Vector equations of a line
Lines can be written in several different ways:
Vector equations of a plane
- The definition of the vector product is where is the unit vector perpendicular to both a and b in the direction given by the right hand screw rule.
- For vectors in component form, the vector product may be calculated using either of the following determinants, the second of which is given in the formula booklet:
- The vector product of any 2 parallel vectors is zero
Point of intersection of a line and a plane
- Express the position vector of a general point on the line as a single vector, e.g.
Line of intersection of 2 intersecting planes
- Find the direction vector of the line by using the fact that the line is perpendicular to both normal vectors, i.e.
- The direction of the normal to a plane is given by n in the equation r.n = a.n
- The angle between two planes is the angle between their 2 normals, n_1 and n_2. This is usually found by using the scalar product, a.b =
- The angle between two lines is the angle between their 2 direction vectors, d_1 and d_2.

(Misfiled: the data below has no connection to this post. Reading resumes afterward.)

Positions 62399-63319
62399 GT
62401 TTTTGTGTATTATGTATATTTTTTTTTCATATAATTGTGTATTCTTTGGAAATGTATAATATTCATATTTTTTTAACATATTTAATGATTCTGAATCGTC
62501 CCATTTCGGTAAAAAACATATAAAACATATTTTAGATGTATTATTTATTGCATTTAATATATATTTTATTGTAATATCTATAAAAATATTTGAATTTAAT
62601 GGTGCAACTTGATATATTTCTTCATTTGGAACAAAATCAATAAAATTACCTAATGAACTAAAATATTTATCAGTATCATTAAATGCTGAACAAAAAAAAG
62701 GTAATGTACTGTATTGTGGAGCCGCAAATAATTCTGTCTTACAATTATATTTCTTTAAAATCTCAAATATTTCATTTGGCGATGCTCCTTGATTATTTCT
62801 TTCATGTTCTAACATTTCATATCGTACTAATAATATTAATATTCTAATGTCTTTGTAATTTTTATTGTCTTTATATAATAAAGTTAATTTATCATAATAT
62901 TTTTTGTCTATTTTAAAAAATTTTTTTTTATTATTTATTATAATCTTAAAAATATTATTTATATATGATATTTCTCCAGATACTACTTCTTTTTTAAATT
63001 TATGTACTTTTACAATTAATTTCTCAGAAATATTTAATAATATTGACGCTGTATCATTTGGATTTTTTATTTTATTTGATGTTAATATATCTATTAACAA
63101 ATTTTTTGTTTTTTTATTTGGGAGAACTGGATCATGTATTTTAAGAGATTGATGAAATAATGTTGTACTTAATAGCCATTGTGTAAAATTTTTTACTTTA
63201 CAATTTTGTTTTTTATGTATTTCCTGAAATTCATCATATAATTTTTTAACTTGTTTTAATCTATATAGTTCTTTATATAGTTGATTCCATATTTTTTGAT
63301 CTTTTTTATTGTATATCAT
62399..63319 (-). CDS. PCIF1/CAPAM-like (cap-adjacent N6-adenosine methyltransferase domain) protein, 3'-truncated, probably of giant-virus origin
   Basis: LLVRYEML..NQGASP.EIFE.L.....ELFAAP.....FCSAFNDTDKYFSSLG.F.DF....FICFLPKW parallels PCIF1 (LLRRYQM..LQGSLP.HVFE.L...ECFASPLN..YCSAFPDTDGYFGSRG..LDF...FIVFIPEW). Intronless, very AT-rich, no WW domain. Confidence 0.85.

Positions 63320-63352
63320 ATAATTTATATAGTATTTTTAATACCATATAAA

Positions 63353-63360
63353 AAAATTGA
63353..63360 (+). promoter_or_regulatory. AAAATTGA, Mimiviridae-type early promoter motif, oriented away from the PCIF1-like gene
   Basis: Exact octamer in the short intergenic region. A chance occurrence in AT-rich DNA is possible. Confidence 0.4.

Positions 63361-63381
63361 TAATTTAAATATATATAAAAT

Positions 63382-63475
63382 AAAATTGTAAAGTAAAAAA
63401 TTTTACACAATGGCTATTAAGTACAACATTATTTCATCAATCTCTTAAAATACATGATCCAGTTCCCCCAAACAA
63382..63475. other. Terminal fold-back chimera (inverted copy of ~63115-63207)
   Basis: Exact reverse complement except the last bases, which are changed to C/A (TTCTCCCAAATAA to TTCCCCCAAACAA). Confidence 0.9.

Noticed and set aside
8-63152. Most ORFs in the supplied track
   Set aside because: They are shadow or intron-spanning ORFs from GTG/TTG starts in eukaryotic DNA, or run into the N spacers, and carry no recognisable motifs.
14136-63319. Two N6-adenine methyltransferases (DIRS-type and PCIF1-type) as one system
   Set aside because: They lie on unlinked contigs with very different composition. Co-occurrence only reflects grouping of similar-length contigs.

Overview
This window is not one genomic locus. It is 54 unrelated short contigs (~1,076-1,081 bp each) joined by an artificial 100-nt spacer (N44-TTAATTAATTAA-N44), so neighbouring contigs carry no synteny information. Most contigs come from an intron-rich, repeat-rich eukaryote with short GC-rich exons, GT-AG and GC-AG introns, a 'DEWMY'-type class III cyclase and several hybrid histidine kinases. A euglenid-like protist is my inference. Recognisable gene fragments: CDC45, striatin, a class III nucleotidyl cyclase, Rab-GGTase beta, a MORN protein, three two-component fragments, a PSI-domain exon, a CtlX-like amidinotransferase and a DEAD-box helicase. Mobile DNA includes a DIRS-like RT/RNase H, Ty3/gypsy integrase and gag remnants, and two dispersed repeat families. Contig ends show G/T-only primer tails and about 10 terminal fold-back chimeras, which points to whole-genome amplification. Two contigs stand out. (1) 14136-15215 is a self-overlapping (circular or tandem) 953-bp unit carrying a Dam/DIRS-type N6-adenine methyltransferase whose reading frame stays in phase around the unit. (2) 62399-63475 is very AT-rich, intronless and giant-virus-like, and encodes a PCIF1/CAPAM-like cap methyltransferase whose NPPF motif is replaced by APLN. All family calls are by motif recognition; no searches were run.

- The angle between a line and a plane is found by finding the angle between d and n then subtracting from 90 degrees. Alternatively, if is the angle between d and n then as you may use
- To find the distance between two planes, first find their distances from the origin. If the two p-values are the same sign, the planes are on the same side of the origin so subtract the 2 distances. If the two p-values are different signs, the origin lies between them so add the positive distances.
Distance between a plane and a point, A
2)*Find the equation of the plane through the given point A, parallel to the original plane, using r.n = a.n
- Find the distance between these 2 planes.
4)*Find the co-ordinates of F, the foot of the perpendicular from A to the plane and find AF. This method should only really be used if F is specifically asked for because it’s a bit long winded. Anyway, F can be found as follows:
- Proceed as for and intersection of a line and a plane
Distance between a point A, from a line L
2)* Find the co-ordinates of F, the foot of the perpendicular from A to L and find AF. F can be found as follows:
Distance between 2 skew lines
- Find the common normal, i.e. the vector which is perpendicular to both and . This is given by n = and may be simplified if appropriate